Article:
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Syllabus

Requirement of space and aerospace materials, land base


and aerospace material.
Identification of components of aero planes, space
vehicles and missiles: materials usage in each sections
and critically of the components and their materials
selection
Gas turbines and aero engines: creep, fatigue and
corrosion
Ni and Co based super alloys
Special Steels
Ti alloys, Al alloys, Mg alloys
Intermetallics, composites
Ceramics and their composite
New high strength materials

The importance of aerospace materials

airframe structures and jet engine


design,
construction,
certification,
operation and maintenance of aircraft.
Materials affect virtually every aspect of the aircraft, including the:
cost of structural upgrades to existing aircraft
design options for the airframe, structural components and engines
fuel consumption of the aircraft (light-weighting)
operational performance of the aircraft (speed, range and payload)
in-service maintenance (inspection and repair) of the airframe
safety, reliability and operational life of the airframe and engines
disposal and recycling of the aircraft at the end-of-life.

Understanding aerospace materials


structural efficiency of aircraft and the propulsion efficiency of jet engines

physical properties (e.g. density)


mechanical properties (e.g. stiffness, strength and toughness)
chemical properties (e.g. corrosion and oxidation)
thermal properties (e.g. heat capacity, thermal conductivity)
electrical properties (e.g. electrical conductivity).

Materials science
involves understanding the composition structure of materials and how they control the properties

Relationship between materials science and materials technology

materials technology aims to transform materials into useful structures or components

The macrostructural features of materials, such as its shape


and dimensions

The microstructure of materials typically covers the length scale from around 1 to
1000 mm, and microstructural features in metals such as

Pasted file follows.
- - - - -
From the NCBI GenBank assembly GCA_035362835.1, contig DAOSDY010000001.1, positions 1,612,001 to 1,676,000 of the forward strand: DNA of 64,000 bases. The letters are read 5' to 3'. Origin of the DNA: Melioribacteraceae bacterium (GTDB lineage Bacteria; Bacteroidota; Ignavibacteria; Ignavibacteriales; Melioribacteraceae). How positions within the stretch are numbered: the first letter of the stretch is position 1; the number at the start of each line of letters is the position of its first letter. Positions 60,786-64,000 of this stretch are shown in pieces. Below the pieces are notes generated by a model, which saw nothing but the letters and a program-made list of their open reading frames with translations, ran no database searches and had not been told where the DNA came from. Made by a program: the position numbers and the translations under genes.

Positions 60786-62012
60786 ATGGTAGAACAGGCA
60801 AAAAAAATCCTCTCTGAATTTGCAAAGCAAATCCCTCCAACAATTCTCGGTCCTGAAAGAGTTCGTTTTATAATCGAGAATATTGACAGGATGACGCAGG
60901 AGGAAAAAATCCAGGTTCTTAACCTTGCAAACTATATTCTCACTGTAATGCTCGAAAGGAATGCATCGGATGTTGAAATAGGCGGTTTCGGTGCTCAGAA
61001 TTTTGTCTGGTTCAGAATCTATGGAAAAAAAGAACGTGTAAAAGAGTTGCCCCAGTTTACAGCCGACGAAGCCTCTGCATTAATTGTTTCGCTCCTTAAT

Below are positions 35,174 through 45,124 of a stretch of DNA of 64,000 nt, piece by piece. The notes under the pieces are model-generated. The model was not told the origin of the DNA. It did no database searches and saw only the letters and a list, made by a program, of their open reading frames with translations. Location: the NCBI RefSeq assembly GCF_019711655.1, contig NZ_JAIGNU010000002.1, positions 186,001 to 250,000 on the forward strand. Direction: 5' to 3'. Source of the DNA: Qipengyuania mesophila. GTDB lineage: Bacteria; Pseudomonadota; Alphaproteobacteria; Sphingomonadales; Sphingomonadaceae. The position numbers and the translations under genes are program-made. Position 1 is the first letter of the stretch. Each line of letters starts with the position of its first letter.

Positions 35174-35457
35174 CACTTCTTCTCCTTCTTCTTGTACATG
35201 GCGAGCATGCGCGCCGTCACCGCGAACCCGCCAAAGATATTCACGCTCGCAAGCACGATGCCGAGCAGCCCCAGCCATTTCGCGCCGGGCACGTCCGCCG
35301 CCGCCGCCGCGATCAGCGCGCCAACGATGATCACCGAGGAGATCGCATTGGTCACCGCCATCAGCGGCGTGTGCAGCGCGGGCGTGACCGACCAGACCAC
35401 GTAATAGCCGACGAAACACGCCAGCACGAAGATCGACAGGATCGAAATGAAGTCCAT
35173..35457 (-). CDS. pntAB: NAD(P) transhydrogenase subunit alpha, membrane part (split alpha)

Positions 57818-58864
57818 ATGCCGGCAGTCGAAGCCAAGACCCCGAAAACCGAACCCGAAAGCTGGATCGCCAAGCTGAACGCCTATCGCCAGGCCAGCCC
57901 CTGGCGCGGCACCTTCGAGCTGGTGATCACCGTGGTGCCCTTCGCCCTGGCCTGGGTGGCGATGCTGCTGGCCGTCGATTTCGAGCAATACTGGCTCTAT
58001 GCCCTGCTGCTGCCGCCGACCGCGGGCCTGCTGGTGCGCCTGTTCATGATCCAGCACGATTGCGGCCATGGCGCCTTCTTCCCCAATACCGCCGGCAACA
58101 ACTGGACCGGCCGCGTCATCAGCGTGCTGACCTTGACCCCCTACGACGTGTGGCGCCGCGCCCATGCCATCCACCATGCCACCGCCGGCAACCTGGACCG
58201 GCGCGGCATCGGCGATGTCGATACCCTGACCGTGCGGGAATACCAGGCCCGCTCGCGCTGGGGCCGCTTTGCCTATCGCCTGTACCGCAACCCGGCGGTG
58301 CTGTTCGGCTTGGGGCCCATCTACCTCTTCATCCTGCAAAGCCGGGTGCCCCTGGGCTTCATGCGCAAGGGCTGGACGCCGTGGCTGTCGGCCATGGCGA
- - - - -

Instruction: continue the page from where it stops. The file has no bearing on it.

the grain size, grain structure, precipitates and defects (e.g. voids, brittle
inclusions)

The crystal structure and nanoscopic-sized crystal defects in metals and the
molecular structures of the fibres and polymer in composites

At the smallest scale the atomic and molecular structure of materials,


which includes the bonding between atoms, has a large influence on
properties such as stiffness and strength.

Structural factors at different sizes affect the properties of metals

The aim of materials science is to understand how the physical, mechanical and other properties
are controlled over the different length scales.

Materials technology (also called materials engineering) involves the


application of the material properties to achieve the service performance
of a component.
materials technology aims to transform materials into useful structures or components,
Eg: converting soft aluminium into a high strength metal alloy for use in an
aircraft wing
Eg: making a ceramic composite with high thermal insulation properties needed
for the heat shields of a spacecraft.

The properties needed by materials are dependent on the type of the component
ability to carry stress without deforming excessively or breaking;
resist corrosion or oxidation;
operate at high temperature without softening;
provide high structural performance at low weight or low cost;

Materials technology involves


selecting materials with the properties that best meet the service requirements of a component as well as maintaining
the performance of the materials over the operating life of the component by resisting corrosion, fatigue, temperature
and other damaging events.
Introducing the main types of aerospace materials